You're spoiled for choice when it comes to quality Android smartphones. Here we compare the new HTC One M8 with the Google Nexus 5 and tell you which one to buy.
The new HTC One M8 is, like its predecessor last year, a great smartphone. Yes, it has its weaknesses, but as flagship Android phones go, there's a lot to like. Since it's already on sale, and since we've run our fine-toothed comb over it, we thought it was about time we found out which is best in our HTC One M8 vs Google Nexus 5 comparison review.
HTC One M8 vs Google Nexus 5: Design and build
It's an easy win for the HTC One M8 on this score. It's a premium smartphone with a one-piece aluminium body that looks and feels great. Build quality is excellent and only badge snobs might have a problem with the big HTC logo on the back.
Of course, we're not saying the Nexus 5 isn't a well-built or good-looking phone. On the contrary, it's a nice piece of kit: it's simply built to a lower cost. That means you get a plastic body instead of metal, and less of a premium feel.
It does mean the Nexus 5 is lighter: 134g vs 160g, but both handsets are roughly the same size overall, and almost the same thickness at around 9mm.
HTC One M8 vs Google Nexus 5: Display
There's not much to choose between two when it comes to their screens. They both have Full HD resolutions and are roughly the same size, with 5in for the HTC and 4.95in for the Nexus.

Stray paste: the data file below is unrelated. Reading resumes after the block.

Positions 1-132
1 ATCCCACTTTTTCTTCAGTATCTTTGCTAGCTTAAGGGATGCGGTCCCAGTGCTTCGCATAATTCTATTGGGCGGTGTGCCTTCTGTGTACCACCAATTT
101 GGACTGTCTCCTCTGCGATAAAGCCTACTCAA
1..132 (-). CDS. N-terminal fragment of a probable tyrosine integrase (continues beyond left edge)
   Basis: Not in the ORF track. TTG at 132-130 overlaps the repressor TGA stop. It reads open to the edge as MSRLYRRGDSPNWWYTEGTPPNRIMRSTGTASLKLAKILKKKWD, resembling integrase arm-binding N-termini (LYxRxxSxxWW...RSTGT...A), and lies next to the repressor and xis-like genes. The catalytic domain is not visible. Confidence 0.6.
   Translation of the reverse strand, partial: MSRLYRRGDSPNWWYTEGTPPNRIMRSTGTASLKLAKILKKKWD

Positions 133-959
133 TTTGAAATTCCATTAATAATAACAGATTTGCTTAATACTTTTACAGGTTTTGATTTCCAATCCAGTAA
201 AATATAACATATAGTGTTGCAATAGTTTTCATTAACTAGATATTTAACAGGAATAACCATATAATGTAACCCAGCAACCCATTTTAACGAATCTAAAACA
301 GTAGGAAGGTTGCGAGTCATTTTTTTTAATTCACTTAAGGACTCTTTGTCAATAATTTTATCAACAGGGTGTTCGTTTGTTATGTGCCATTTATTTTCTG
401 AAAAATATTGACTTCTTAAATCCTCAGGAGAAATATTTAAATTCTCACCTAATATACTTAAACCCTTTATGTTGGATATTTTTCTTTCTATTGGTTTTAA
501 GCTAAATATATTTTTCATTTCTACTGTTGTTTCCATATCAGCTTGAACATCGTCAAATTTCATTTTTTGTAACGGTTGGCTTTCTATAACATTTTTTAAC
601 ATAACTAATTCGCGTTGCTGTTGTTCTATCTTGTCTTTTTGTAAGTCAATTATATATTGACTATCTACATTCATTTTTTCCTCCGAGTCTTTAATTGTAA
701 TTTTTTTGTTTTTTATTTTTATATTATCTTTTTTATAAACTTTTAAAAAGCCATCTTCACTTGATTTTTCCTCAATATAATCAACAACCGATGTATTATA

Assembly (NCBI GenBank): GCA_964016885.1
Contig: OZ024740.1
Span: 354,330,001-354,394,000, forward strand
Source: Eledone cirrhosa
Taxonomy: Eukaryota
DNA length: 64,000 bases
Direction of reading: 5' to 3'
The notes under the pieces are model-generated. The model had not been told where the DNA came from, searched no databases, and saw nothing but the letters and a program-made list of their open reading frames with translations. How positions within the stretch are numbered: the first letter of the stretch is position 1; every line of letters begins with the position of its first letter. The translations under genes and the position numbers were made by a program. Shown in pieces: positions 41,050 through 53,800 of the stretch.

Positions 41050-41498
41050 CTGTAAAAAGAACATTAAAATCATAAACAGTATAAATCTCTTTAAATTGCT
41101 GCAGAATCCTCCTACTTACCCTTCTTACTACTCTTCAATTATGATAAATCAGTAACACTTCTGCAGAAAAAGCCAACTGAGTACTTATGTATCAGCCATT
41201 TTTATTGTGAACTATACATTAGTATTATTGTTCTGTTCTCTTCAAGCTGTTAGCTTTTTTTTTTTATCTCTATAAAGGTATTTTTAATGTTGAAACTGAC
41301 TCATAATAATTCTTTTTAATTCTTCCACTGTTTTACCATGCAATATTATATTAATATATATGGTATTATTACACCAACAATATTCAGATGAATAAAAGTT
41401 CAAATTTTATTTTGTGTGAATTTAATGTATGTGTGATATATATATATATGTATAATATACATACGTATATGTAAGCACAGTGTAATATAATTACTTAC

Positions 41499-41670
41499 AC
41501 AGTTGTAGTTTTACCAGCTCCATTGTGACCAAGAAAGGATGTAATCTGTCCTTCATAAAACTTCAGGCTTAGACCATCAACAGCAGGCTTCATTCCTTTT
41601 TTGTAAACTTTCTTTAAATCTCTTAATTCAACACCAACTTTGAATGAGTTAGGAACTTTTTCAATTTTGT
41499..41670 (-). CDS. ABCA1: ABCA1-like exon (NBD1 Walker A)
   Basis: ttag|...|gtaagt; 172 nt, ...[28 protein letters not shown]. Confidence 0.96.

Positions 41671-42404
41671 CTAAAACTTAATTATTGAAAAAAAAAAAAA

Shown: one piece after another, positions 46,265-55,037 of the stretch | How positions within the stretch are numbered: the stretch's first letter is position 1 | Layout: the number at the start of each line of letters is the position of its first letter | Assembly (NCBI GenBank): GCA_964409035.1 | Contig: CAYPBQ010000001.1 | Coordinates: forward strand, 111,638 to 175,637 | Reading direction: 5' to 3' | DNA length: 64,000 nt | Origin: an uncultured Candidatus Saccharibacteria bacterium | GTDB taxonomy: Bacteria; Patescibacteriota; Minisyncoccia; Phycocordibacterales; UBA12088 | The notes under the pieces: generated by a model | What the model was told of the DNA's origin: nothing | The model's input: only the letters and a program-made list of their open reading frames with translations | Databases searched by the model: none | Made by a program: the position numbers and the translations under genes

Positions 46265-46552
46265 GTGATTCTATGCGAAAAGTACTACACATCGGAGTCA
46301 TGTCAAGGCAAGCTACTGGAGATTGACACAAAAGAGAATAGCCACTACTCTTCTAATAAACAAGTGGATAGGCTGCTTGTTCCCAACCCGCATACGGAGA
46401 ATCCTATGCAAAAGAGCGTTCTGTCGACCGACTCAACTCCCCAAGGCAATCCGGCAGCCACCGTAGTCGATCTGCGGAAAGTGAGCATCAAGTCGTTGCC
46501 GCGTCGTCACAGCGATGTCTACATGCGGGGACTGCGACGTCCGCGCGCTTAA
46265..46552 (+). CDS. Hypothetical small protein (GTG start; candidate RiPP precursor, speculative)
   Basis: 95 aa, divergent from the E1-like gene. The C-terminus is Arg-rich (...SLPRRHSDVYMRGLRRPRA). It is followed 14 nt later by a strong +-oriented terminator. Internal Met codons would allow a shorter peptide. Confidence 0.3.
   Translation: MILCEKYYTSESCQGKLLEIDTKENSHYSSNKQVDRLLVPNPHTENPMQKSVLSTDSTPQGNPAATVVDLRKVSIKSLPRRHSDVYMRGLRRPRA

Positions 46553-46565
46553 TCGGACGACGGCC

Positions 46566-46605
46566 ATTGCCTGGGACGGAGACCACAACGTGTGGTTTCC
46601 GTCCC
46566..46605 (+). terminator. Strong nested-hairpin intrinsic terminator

Both screens use IPS panels, which means great viewing angles and contrast. Whether you're checking email or watching a video, both phones have impressive displays. Colours are vibrant and both are bright.
HTC One M8 vs Google Nexus 5: Hardware and performance
Even though the Nexus 5 is an older smartphone, both are decent performers. The Nexus 5 has a quad-core Snapdragon 800 processor with 2GB of RAM. The newer HTC One M8 has the Snapdragon 801 (the same as the Samsung Galaxy S5).
It's a bit faster in every way, including the speed of the integrated Adreno 330 GPU which is responsible for graphics. The One M8 also has a co-processor, though, which does set it apart from the Nexus 5.
For one thing, it means HTC can do things with its cameras that the Nexus 5 can't. The One M8's twin rear cameras allow you to refocus photos after taking them. It also means you can do more when the One M8 is in sleep mode, such as displaying the time and notifications by double-tapping the screen (this works well with the new DotView case), and swiping on the blank screen to launch apps.
The One M8 can also monitor movements using the co-processor, much as the iPhone 5S does, allowing you to use it as a Fitbit activity tracker without burning through the available battery power. HTC pre-loads the Fitbit app as well.
If you want to see benchmark results, visit our individual HTC One M8 and Nexus 5 reviews, but suffice to say that you won't be disappointed with the performance of either smartphone.